Tag Archives: Assistant Editor

Assistant Editor’s Bootcamp coming to Burbank in June

The new Assistant Editors’ Bootcamp, founded by assistant/lead editors Noah Chamow (The Voice) and Conor Burke (America’s Got Talent), is a place for a assistant editors and aspiring assistants to learn and collaborate with one another in a low-stakes environment. The next Assistant Editors’ Bootcamp classes will be held on June 10-11, along with a Lead Assistant Editors’ class geared toward understanding troubleshooting and system performance on June 24-25. All classes, sponsored by AlphaDogs’ Editor’s Lounge, will be held at Skye Rentals in Burbank.

The classes will cover such topics as The Fundamentals of Video, Media Management, Understanding I/O and Drive Speed, Prepping Footage for Edit, What’s New in Media Composer, Understanding System Performance Bottlenecks and more. Cost is $199 for two days for the Assistant Editor class, and $299 for two days for the Lead Assistant Editor class. Space is on a first-come, first-served basis and is limited to 25 participants per course. You can register here.

A system with Media Composer 8.6 or later and an external hard drive is required to take the class (30-day Avid trial available) 8GB of system memory and Windows 7/OS X 10.9 or later are needed to run Media Composer 8.6. Computer rentals are available for as little as $54 a week from Hi-Tech Computer Rental in Burbank.

Chamow and Burke came up with the idea for Assistant Editors’ Bootcamp when they realized how challenging it is to gain any real on-the-job experience in today’s workplace. With today’s focus being primarily on doing things faster and more efficiently, it’s almost impossible to find the time to figure out why one method of doing something is faster than another. Having worked extensively in reality television and creating the “The Super Grouper,” a multi-grouping macro for Avid that is now widely used in reality post workflows, Chamow understands first-hand the landscape of the assistant editor’s world. “One of the most difficult things about working in the entertainment industry, especially in a technical position, is that there is never time to learn,” he says. “I’m very passionate about education and hope by hosting these classes, I can help other assistants hone their skills as well as helping those who are new to the business get the experience they need.”

Having worked as both an assistant editor and lead assistant editor, Burke has created workflows and overseen post for up to 10 projects at a time, before moving into his current position at NBC’s America’s Got Talent. “In my years of experience and working on grueling deadlines, I completely understand how difficult the job of an assistant editor can be, having little or no time to learn anything other than what’s right in front of you,” he says. “In teaching this class, I hope to make peers feel more confident and have a better understanding in their work, taking them to the next level in their careers.”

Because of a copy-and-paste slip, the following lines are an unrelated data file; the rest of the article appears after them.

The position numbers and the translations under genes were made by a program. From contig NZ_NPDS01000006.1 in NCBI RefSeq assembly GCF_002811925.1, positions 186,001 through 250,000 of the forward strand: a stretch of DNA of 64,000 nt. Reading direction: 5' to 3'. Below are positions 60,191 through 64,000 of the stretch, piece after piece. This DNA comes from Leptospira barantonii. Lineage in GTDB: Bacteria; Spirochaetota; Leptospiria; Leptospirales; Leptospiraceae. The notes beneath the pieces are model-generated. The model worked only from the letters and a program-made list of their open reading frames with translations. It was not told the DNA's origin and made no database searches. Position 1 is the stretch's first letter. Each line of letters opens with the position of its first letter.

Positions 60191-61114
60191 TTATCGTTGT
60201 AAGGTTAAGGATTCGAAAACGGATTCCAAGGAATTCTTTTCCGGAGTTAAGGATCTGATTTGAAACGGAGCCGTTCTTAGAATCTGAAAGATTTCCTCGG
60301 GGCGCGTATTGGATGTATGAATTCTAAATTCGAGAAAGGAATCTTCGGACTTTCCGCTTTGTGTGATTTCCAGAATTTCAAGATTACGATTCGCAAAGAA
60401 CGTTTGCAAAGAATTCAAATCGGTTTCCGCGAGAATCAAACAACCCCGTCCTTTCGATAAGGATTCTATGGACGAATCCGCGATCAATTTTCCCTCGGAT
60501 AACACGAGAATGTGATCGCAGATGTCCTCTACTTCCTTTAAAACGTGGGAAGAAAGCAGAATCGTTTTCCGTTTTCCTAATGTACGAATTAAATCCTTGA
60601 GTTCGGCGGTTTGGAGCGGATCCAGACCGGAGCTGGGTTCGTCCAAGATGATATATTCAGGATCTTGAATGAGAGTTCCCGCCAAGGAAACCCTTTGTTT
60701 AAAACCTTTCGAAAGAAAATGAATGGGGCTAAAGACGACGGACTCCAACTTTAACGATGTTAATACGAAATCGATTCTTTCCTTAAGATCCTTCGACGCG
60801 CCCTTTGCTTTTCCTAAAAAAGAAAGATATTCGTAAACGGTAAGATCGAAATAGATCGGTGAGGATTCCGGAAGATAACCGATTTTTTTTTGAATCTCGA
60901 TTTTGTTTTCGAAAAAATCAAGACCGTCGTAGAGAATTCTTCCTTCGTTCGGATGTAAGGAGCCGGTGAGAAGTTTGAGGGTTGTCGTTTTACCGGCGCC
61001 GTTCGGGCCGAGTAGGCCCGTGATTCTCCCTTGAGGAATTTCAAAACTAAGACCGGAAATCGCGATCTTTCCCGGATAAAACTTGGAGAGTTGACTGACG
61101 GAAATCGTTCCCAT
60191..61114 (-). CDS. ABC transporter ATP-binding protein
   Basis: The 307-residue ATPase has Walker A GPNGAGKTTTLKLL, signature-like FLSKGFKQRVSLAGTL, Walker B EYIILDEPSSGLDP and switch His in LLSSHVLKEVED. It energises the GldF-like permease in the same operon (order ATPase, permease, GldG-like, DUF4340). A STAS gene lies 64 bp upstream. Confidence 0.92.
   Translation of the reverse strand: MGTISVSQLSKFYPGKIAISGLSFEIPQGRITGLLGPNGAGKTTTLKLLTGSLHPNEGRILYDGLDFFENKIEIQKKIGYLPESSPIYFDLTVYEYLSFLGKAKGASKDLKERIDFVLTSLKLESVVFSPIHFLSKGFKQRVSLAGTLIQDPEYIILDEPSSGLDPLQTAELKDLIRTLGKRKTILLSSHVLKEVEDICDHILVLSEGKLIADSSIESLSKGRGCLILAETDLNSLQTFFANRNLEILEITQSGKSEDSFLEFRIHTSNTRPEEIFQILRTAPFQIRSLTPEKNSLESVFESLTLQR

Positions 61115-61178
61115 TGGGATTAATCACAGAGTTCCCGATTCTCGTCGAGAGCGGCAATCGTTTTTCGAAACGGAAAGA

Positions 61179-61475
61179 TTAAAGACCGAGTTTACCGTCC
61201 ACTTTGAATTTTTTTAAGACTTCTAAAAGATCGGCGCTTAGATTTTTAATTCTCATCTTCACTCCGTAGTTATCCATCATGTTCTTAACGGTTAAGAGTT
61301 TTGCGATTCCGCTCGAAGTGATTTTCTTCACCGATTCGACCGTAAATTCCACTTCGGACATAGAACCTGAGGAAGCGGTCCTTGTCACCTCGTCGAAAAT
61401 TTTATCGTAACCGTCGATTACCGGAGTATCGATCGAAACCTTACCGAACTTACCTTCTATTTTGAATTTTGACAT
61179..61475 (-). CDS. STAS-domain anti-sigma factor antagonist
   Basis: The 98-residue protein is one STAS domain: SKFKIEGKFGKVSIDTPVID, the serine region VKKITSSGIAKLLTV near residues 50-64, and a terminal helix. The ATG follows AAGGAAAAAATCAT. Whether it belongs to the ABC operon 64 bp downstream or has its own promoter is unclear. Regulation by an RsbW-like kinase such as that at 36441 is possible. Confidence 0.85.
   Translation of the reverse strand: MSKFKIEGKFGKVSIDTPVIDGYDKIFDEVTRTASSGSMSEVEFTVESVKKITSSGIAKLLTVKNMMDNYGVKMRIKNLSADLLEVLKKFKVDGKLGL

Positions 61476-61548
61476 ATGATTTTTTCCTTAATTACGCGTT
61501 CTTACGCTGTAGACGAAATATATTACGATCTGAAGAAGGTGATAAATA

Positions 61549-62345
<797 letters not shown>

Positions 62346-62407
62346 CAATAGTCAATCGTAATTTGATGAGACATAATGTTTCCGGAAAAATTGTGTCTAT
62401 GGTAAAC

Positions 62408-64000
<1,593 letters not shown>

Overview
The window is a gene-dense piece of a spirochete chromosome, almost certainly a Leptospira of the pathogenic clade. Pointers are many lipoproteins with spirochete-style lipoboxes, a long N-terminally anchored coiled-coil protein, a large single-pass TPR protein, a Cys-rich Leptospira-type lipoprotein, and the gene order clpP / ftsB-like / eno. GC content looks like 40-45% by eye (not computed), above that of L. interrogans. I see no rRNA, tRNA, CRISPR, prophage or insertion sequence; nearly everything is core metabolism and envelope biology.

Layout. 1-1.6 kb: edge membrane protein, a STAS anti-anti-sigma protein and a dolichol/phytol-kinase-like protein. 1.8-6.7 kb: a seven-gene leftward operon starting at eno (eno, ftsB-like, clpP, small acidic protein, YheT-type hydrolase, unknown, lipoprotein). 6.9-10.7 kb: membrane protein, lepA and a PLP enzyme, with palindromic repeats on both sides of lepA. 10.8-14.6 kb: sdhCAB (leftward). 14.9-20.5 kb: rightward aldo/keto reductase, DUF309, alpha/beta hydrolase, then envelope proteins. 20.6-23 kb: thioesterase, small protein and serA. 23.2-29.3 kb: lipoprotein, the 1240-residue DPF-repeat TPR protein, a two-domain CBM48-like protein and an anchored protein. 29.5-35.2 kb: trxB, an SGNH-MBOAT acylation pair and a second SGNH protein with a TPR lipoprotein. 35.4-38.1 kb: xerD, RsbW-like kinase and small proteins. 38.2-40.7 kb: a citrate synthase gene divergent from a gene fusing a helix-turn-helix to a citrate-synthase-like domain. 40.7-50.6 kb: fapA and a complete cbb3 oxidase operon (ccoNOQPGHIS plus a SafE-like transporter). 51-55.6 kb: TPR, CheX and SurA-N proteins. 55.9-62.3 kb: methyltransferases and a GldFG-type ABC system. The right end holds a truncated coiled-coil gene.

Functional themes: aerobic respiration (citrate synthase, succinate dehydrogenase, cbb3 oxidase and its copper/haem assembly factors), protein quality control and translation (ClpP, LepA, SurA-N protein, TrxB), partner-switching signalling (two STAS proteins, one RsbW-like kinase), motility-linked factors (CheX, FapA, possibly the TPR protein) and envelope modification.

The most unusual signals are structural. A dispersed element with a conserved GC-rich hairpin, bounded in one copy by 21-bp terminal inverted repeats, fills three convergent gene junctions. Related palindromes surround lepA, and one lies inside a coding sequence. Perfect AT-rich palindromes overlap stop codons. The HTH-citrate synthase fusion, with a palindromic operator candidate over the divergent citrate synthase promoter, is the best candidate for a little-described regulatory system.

Main Image (L-R): Noah Chamow and Conor Burke.

My Top 5 Avid Media Composer shortcuts

By Brady Betzel

During my four years as an assistant editor and my two as a full-time editor, almost all of my work has been on the Avid Media Composer or Symphony.

Over the years I have collected a few shortcuts that I love to use and wanted to share. I hope you find them helpful.

Replacing the default “A” + “S” Go to Next/Previous Edit with Fast Forward and Rewind
When you open the default keyboard settings in Avid Media Composer, “A” and “S” are used as Go to Next and Go to Previous edit. While this serves its purpose of going to the next edit in the timeline and going into Trim Mode, I prefer it to be used to just jump to the next edit Continue reading

Top five assistant editor life skills

By Brady Betzel

This piece is going to be a bit different for me. It’s the first time I’ve ever written something to be published that wasn’t a review. I was asked to share some tips and experiences from when I was an assistant editor. I thought, “Why not?”

During college I started as an intern on a Fox talk show called On Air with Ryan Seacrest, where I was able to make some very important contacts — some of whom I’m still in contact with 10 years later. Once we were told the show wasn’t renewed people started to flee and find work elsewhere (which happens a lot). It was the perfect time for me to swoop in and get at least a few months of real work under my belt before the show went officially dark.

I was lucky. They asked me to be a tape coordinator, and thus my post-production career was born. Truth be told I didn’t do much more than make sure tapes went to set for a news Continue reading